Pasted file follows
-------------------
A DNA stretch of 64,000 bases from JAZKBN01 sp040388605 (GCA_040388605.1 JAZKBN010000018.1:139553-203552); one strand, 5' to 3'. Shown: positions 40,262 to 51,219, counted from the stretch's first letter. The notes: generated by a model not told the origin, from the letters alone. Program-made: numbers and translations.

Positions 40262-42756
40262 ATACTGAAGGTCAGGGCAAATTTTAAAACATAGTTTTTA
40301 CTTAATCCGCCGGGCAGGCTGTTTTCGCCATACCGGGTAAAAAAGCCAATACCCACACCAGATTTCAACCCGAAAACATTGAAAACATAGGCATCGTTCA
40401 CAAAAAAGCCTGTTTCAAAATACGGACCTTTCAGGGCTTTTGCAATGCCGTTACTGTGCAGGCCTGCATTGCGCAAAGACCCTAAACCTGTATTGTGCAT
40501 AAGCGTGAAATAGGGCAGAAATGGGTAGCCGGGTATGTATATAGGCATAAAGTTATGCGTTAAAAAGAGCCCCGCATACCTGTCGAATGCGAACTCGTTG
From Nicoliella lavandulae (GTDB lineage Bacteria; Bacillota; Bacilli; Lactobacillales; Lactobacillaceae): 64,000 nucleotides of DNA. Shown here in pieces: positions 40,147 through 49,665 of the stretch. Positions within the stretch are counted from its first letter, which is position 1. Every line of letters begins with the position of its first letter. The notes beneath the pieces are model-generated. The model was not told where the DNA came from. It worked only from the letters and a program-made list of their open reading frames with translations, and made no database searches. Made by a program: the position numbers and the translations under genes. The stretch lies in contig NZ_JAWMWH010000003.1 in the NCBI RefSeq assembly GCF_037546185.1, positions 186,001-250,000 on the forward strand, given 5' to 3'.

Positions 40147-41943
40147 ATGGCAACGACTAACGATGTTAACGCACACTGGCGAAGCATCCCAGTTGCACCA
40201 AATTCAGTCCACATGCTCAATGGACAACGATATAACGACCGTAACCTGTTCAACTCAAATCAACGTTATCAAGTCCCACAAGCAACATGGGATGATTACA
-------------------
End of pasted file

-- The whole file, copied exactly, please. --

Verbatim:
A DNA stretch of 64,000 bases from JAZKBN01 sp040388605 (GCA_040388605.1 JAZKBN010000018.1:139553-203552); one strand, 5' to 3'. Shown: positions 40,262 to 51,219, counted from the stretch's first letter. The notes: generated by a model not told the origin, from the letters alone. Program-made: numbers and translations.

Positions 40262-42756
40262 ATACTGAAGGTCAGGGCAAATTTTAAAACATAGTTTTTA
40301 CTTAATCCGCCGGGCAGGCTGTTTTCGCCATACCGGGTAAAAAAGCCAATACCCACACCAGATTTCAACCCGAAAACATTGAAAACATAGGCATCGTTCA
40401 CAAAAAAGCCTGTTTCAAAATACGGACCTTTCAGGGCTTTTGCAATGCCGTTACTGTGCAGGCCTGCATTGCGCAAAGACCCTAAACCTGTATTGTGCAT
40501 AAGCGTGAAATAGGGCAGAAATGGGTAGCCGGGTATGTATATAGGCATAAAGTTATGCGTTAAAAAGAGCCCCGCATACCTGTCGAATGCGAACTCGTTG
From Nicoliella lavandulae (GTDB lineage Bacteria; Bacillota; Bacilli; Lactobacillales; Lactobacillaceae): 64,000 nucleotides of DNA. Shown here in pieces: positions 40,147 through 49,665 of the stretch. Positions within the stretch are counted from its first letter, which is position 1. Every line of letters begins with the position of its first letter. The notes beneath the pieces are model-generated. The model was not told where the DNA came from. It worked only from the letters and a program-made list of their open reading frames with translations, and made no database searches. Made by a program: the position numbers and the translations under genes. The stretch lies in contig NZ_JAWMWH010000003.1 in the NCBI RefSeq assembly GCF_037546185.1, positions 186,001-250,000 on the forward strand, given 5' to 3'.

Positions 40147-41943
40147 ATGGCAACGACTAACGATGTTAACGCACACTGGCGAAGCATCCCAGTTGCACCA
40201 AATTCAGTCCACATGCTCAATGGACAACGATATAACGACCGTAACCTGTTCAACTCAAATCAACGTTATCAAGTCCCACAAGCAACATGGGATGATTACA